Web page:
Poverty, by America Hardcover by Matthew Desmond

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Poverty, by America Hardcover by Matthew Desmond

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Product Details

  • Publisher ‏ : ‎ Crown (March 21 2023)
  • Language ‏ : ‎ English
  • Hardcover ‏ : ‎ 304 pages
  • ISBN-10 ‏ : ‎ 0593239911
  • ISBN-13 ‏ : ‎ 9780593239919
  • Item weight ‏ : ‎ 404 g
  • Dimensions ‏ : ‎ 14.48 x 2.54 x 21.59 cm

1. What was your experience reading Poverty, by America? What three words describe that experience, and why?
2. Desmond defines poverty as “a tight knot of social problems,” breaking with conventional definitions that focusonly on low incomes. What are the implications of this view? How would you define poverty?
3. “We’ve been trained to see the poor as idle and unmotivated since the earliest days of capitalism,” says Desmond.He also writes that “these old tropes and stereotypes are dying.” When have you experienced these tropes andstereotypes? Do you think their power is in fact waning?
4. “To understand the causes of poverty, we must look beyond the poor,” notes Desmond from the outset, “whichmakes this a book about poverty that is not just about the poor. Instead, it’s a book about how the other half lives,about how some lives are made small so that others may grow.” How does this focus deepen the author’s argumentsand proposed solutions?
5. Reflect on the statement: “some lives are made small so that others may grow.” What does that mean to you, andhow does it relate to poverty in America?
6. What did you learn from Poverty, by America that surprised you?
7. In 1961, James Baldwin remarked how “extremely expensive it is to be poor.” What might that mean in 2023?
8. “America’s poverty is not for lack of resources. We lack something else.” What do we, as a country, and as a citizenry,lack in this context?
9. Poverty in America is often invisible, but it can also be very public. When you see a tent encampment, or homelesspeople sleeping on the sidewalk, what goes through your mind? What questions do you ask yourself?
10. Through his research, Desmond discovered that billions of dollars set aside for assistance to the poor remainsunclaimed. Why do you think this is?
11. Race and racism are pressing issues in America’s poverty crisis. Desmond writes: “Anti-Black racism hardensAmericans’ antagonism toward social benefits.” Do you see this antagonism in your family, in your social circle,in your community? How might you address it?
12. Desmond writes: “Those who benefit most from government largesse—generally white families with accountants—harbor the strongest anti-government views.” Explain this disconnect.
13. “As people accumulate more money,” Desmond writes, “they become less dependent on public goods and, in turn,less interested in supporting them.” What does this mean for public schools and public transportation? How doesthis translate toward feelings for government workers? What are the consequences of advancing privatization?
14. Discuss the disconnect between our rising incomes and the deterioration of public investment. What does ittruly mean to expand opportunity?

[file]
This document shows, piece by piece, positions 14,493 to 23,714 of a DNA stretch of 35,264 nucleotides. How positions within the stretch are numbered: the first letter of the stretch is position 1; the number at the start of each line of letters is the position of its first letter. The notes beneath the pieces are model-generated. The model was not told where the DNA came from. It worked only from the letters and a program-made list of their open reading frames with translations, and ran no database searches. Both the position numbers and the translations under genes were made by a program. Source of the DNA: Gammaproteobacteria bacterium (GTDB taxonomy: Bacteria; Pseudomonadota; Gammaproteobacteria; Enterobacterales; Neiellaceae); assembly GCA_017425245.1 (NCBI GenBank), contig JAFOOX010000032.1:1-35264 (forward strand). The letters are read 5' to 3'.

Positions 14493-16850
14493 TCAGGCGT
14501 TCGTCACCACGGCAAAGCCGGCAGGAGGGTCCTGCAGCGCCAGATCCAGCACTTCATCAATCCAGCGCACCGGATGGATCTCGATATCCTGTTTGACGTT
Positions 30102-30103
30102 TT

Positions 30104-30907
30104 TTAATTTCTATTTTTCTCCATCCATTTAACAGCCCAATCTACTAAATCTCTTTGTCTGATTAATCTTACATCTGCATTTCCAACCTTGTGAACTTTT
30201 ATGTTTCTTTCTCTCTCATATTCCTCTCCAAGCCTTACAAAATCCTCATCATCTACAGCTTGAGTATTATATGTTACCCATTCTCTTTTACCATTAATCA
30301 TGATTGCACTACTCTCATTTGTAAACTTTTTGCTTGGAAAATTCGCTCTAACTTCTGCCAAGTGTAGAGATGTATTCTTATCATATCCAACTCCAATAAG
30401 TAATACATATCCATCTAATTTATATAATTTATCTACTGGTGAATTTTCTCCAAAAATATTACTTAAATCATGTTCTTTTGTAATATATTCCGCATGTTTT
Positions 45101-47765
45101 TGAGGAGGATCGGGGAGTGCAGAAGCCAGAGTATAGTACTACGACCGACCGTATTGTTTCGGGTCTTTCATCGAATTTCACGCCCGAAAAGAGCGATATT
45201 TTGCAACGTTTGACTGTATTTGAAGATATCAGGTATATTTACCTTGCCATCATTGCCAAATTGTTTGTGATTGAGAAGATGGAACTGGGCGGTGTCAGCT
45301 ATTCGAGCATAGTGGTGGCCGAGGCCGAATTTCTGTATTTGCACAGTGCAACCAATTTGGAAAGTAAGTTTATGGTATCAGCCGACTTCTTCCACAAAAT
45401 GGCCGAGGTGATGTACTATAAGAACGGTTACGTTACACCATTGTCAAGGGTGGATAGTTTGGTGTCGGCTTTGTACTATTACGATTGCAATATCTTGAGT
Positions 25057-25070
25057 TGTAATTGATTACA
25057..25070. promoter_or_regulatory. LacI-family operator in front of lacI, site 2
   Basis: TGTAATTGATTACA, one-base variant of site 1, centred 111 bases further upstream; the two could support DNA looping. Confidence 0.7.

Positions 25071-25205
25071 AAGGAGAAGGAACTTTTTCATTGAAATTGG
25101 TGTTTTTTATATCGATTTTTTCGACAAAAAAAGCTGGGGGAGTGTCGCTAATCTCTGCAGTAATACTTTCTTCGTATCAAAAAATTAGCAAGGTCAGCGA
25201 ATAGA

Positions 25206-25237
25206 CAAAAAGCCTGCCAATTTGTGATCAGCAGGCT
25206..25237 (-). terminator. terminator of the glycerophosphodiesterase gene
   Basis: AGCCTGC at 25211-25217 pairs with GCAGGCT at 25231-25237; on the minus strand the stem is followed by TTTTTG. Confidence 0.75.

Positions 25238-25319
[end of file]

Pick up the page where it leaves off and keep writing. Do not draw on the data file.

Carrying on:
15. Desmond found that “every year, the richest American families receive almost 40 percent more in governmentsubsidies than the poorest American families.” Did this fact surprise you? Can you think of ways that you oryour family benefit from government assistance that you’ve never thought of as “welfare”? Do you thinkdifferently about it now?
16. Regarding public housing, Desmond writes: “Two things are true. First, most Americans want the country tobuild more public housing for low-income families. Second, most Americans do not want that public housing(or any sort of multi-family housing) in their neighborhood.” How do you think you and your neighborswould respond if your town considered building an affordable housing development in your community?Have you witnessed NIMBYism in your neighborhood or your town? What are ways we can counter theNIMBY position?
17. “The I.R.S. now estimates that the United States loses over $1 trillion a year in unpaid taxes,” Desmond writes,“most of it owing to multinational corporations and wealthy families.” As part of the recently passed InflationReduction Act, Congress has appropriated $80 billion to go after tax cheats and evaders. Do you support theseefforts? Why do you think our country has such a high tolerance for tax avoidance?
18. Desmond urges us all to become poverty abolitionists. How does he suggest we do that? Which of these effortsdo you think will make the biggest difference in reducing, if not abolishing, poverty?
19. “Poverty abolitionism is a personal and political project,” Desmond writes. What are some ways you haveconsidering making it a “personal project”? What sort of choices are you reimagining? How might you conducta “poverty audit” in your own family, school, workplace, or community?

About Author

Matthew Desmond is the Maurice P. During Professor of Sociology at Princeton University and the founding director of Princeton’s Eviction Lab. His last book, Evicted, won the Pulitzer Prize, the National Book Critics Circle Award, and the PEN/John Kenneth Galbraith Award, among others. The recipient of a MacArthur Fellowship, Desmond is also a contributing writer for The New York Times Magazine.

Author Residence: Princeton, NJ

Author Hometown: Arizona

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